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To find life in the universe, it helps to know what it might look like. If there are organisms on other planets that do not rely wholly on photosynthesis -- as some on Earth do not -- how might those worlds appear from light-years away?

That's among the questions University of Washington doctoral student Edward Schwieterman and astronomer Victoria Meadows of the UW-based, interdisciplinary Virtual Planetary Laboratory sought to answer in research published in May in the journal Astrobiology.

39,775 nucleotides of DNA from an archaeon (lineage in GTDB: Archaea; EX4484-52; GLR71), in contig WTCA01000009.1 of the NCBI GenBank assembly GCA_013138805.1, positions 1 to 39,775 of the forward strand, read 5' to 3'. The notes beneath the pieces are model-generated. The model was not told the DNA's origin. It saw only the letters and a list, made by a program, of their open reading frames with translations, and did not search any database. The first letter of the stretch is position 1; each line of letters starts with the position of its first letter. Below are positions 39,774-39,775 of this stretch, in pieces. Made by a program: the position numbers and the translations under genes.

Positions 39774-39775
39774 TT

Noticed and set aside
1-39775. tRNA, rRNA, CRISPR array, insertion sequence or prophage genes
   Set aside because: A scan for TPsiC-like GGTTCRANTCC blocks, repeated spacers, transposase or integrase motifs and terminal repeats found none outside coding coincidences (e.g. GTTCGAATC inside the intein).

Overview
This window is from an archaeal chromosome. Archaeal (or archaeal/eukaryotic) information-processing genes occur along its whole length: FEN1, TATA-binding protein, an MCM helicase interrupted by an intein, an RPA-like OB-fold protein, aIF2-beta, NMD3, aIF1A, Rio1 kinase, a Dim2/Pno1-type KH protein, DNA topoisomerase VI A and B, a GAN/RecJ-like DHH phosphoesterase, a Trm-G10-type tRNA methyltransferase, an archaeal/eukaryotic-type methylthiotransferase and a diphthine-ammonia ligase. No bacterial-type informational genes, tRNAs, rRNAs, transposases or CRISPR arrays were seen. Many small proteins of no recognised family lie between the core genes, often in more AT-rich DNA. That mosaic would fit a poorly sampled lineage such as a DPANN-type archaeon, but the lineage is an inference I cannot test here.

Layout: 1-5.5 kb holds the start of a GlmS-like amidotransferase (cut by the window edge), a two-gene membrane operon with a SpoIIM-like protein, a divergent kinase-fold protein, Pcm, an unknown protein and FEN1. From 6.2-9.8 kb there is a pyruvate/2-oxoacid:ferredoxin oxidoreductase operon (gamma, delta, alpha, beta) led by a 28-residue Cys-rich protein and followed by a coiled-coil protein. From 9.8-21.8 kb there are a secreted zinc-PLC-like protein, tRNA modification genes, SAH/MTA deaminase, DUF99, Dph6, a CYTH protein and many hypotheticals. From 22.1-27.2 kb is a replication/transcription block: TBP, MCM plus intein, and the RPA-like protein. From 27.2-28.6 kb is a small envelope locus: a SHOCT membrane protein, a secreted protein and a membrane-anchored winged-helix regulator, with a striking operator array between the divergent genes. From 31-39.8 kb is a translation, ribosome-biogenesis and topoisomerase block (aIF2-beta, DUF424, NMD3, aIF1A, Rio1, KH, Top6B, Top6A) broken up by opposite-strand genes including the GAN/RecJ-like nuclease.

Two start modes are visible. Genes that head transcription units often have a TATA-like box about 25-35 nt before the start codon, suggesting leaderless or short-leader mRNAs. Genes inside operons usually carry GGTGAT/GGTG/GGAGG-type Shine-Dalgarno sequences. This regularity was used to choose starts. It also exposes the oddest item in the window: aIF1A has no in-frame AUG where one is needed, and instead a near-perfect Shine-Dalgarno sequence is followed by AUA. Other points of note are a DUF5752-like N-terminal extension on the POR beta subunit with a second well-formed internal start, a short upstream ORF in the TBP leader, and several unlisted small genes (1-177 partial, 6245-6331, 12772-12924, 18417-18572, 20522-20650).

Using computer simulations, the researchers found that if organisms with nonphotosynthetic pigments -- those that process light for tasks other than energy production -- cover enough of a distant planet's surface, their spectral signal could be strong enough to be detected by powerful future telescopes now being designed. The knowledge could add a new perspective to the hunt for life beyond Earth.

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